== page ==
The EB-5 Investment Program creates thousands of American jobs across the country without costing taxpayers a dime. And at IIUSA, we're working for important reforms that improve rigorous vetting of both projects and investors, while allowing the program to continue transforming communities and providing quality American jobs.
Reform, reauthorization and enhancement of the EB-5 Program (the "Program") is essential to the U.S. economy in 2016 and beyond. From 2005-2015, over $15 billion of foreign direct investment ("FDI") flowed into the United States from across the world. In that time, and especially in the years that followed the Great Recession, the Program became a potent economic development tool for diverse communities and industries across the country. Over $14 billion of the $15+ billion (or 93%) in EB-5 capital was invested in the U.S. in the years after the global recession that followed the financial crisis of 2008.
Today, the EB-5 Regional Center industry needs to lead the cross-sector stakeholder community in educating the government, media, and public about the important work going on across the country thanks to the Program - creating vital American jobs at no cost to the taxpayer. With a September 30 expiration for the Program fast approaching, presidential and congressional election campaigns dominating the headlines, and the many considerations related to reauthorization and reform of the Program, it can be difficult to cut through the noise to navigate the now so we can envision and pursue a future of growth and opportunity for the industry.
$18+ Billion Reasons EB-5 Must Continue
As stakeholders and lawmakers debate reforms, it is important to understand the real world consequences of potential outcomes in the reauthorization effort. Some key legislators have publicly stated that the Program would need significant and substantive reform included in this year's reauthorization package or the Program should be allowed to expire or lapse. But a lapse in the program would result in disaster for the economy with lingering damage that could not be undone.
If the program lapses, a minimum of $11 billion in community investment and 220K local jobs will disappear immediately. A further $7 billion in investment and 140K jobs would be destroyed by costly litigation. So at least $18 billion in economic development would be thrown into chaos along with the tens of billions of other project financing that is leveraged and reliant on the EB-5 capital in a project's finance structure. A lapse would essentially place a "closed for business" sign on the door to America, deterring future foreign direct investment.
Congress must hear from the industry about these realities to understand expiration is not a viable option. The outcome that enjoys strong support from stakeholders across all sectors is quite simple: reauthorization and reforms that enhance program integrity and expand economic opportunity.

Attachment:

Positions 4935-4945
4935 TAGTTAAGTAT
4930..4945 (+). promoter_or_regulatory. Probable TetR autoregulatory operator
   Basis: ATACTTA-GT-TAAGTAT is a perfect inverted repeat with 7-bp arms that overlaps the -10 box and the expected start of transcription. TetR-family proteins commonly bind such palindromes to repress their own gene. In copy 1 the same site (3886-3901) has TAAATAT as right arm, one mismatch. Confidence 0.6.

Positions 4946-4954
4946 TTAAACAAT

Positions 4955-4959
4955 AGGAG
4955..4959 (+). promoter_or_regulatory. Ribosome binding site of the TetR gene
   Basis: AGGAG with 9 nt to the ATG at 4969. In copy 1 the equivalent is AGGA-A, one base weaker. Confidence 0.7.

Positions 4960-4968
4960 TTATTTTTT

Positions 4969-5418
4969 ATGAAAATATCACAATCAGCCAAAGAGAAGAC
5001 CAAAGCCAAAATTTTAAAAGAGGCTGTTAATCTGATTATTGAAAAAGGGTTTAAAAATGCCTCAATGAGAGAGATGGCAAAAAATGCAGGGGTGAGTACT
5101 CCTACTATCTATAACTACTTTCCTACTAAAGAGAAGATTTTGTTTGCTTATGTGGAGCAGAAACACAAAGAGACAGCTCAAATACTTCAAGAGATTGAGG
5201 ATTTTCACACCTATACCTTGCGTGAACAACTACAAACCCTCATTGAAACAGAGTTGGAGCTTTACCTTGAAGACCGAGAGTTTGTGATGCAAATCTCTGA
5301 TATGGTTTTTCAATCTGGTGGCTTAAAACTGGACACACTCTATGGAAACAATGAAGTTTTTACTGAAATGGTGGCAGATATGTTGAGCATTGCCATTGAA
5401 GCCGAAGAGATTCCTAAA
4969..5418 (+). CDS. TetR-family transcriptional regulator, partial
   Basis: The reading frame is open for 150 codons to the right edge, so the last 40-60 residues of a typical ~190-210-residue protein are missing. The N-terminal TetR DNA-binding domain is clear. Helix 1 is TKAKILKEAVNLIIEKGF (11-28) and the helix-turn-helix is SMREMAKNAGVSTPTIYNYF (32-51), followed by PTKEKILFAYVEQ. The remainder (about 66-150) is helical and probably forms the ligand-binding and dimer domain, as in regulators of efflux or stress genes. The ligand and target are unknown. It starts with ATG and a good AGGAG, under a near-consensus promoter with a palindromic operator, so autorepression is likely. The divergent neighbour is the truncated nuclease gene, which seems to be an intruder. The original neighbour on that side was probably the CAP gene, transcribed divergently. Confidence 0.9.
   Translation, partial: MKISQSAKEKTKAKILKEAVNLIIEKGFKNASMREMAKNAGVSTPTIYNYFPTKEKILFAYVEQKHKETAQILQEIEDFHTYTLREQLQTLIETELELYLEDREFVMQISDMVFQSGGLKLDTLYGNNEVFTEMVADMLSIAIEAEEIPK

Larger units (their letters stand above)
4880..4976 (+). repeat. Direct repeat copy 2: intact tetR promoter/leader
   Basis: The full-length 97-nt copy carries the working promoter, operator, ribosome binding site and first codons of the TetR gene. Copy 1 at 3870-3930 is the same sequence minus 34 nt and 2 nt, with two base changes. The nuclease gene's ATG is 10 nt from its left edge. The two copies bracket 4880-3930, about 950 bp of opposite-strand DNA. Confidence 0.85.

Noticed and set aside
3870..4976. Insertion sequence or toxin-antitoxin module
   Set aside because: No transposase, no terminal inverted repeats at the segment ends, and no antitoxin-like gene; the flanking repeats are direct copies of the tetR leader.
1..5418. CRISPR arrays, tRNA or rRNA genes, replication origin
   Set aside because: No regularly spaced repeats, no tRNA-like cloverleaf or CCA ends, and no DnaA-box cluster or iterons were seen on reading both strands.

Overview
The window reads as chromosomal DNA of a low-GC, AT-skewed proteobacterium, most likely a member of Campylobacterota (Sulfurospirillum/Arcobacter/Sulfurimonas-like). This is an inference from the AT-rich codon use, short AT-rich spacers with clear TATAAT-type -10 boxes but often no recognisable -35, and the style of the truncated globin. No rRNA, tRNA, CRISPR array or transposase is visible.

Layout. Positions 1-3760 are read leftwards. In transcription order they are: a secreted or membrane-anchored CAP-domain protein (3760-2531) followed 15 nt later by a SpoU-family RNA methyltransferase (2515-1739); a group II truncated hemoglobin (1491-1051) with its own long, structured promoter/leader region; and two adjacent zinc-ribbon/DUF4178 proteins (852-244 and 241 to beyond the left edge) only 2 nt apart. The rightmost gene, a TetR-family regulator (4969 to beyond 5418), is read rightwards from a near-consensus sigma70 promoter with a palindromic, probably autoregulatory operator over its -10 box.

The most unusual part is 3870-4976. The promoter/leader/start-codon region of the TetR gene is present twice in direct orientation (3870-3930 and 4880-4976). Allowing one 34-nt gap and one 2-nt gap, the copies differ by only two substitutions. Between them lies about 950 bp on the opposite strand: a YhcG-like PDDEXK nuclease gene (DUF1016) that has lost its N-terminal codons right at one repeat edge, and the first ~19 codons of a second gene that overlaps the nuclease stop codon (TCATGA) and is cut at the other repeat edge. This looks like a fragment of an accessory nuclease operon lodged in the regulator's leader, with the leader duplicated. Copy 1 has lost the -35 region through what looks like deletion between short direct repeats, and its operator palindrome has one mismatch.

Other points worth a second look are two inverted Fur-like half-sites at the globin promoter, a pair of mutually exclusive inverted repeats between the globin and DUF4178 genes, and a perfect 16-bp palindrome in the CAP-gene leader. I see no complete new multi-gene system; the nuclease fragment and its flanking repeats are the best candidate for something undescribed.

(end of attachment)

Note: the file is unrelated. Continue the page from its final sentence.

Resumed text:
EB-5 Federal Agency Actions Lead Way in Improving Program Integrity
Congress has prioritized program integrity, as we have seen in various bipartisan bills over the past year, including S. 1501 and S. 2415. Some of these measures include background checks for Regional Center owners, banning participation in the Program for anyone who committed certain crimes including drug trafficking and terrorism, and forbidding foreign ownership of a Regional Center. These measures address concerns of fraud that EB-5 could somehow be a vehicle for criminals to legally enter the United States. Overwhelmingly, IIUSA and the industry support improved integrity measures to weed out the fraudsters, cheats and criminals while allowing the rest of the industry to contribute to the American economy through job creation and economic development.
The Department of Homeland Security (DHS) has EB-5 on the White House's "unified regulatory agenda" to update the Program's regulations for the first time since the early 1990s. This regulatory overhaul will proceed at a slow pace before being finalized and implemented and will occur as USCIS also implements administrative enhancements to its law enforcement capabilities. For example, after successfully embedding inter-agency partners it is adjudications process at the Investor Program Office ("IPO"), USCIS now has almost 200 employees working on EB-5 that include entire departments on stakeholder compliance, policy and strategy, and public engagement. No matter what reforms are included by Congress, USCIS is clearly taking steps to do everything in its power to bring EB-5 policy up to date with 21st century policy standards in fraud deterrence, national security, and international movement of capital.
IIUSA has a long history of supporting reforms that would improve program integrity - whether proposed via action by the legislative or executive branches. Several pieces of legislation have been introduced in Congress on EB-5 and are actively being considered in the process towards a single piece of broadly supported reauthorization and reform policy that results from constructive engagement and compromise.
Congress Must "Mend It, Not End it"
The pieces of the puzzle are already on the table and many of them are already in their place for EB-5 reauthorization and reform. As many supporters in the Senate stated in a hearing on EB-5 earlier this year, Congress must "mend it, not end it."
Years of advocacy and experience have led us to this moment. The EB-5 industry and Congress are ready to negotiate durable reform that results in a stronger, more efficient Program. But the EB-5 Program must be reauthorized without a lapse, or countless communities, Regional Centers, and investors will face desperate times and years of protracted, expensive court proceedings.
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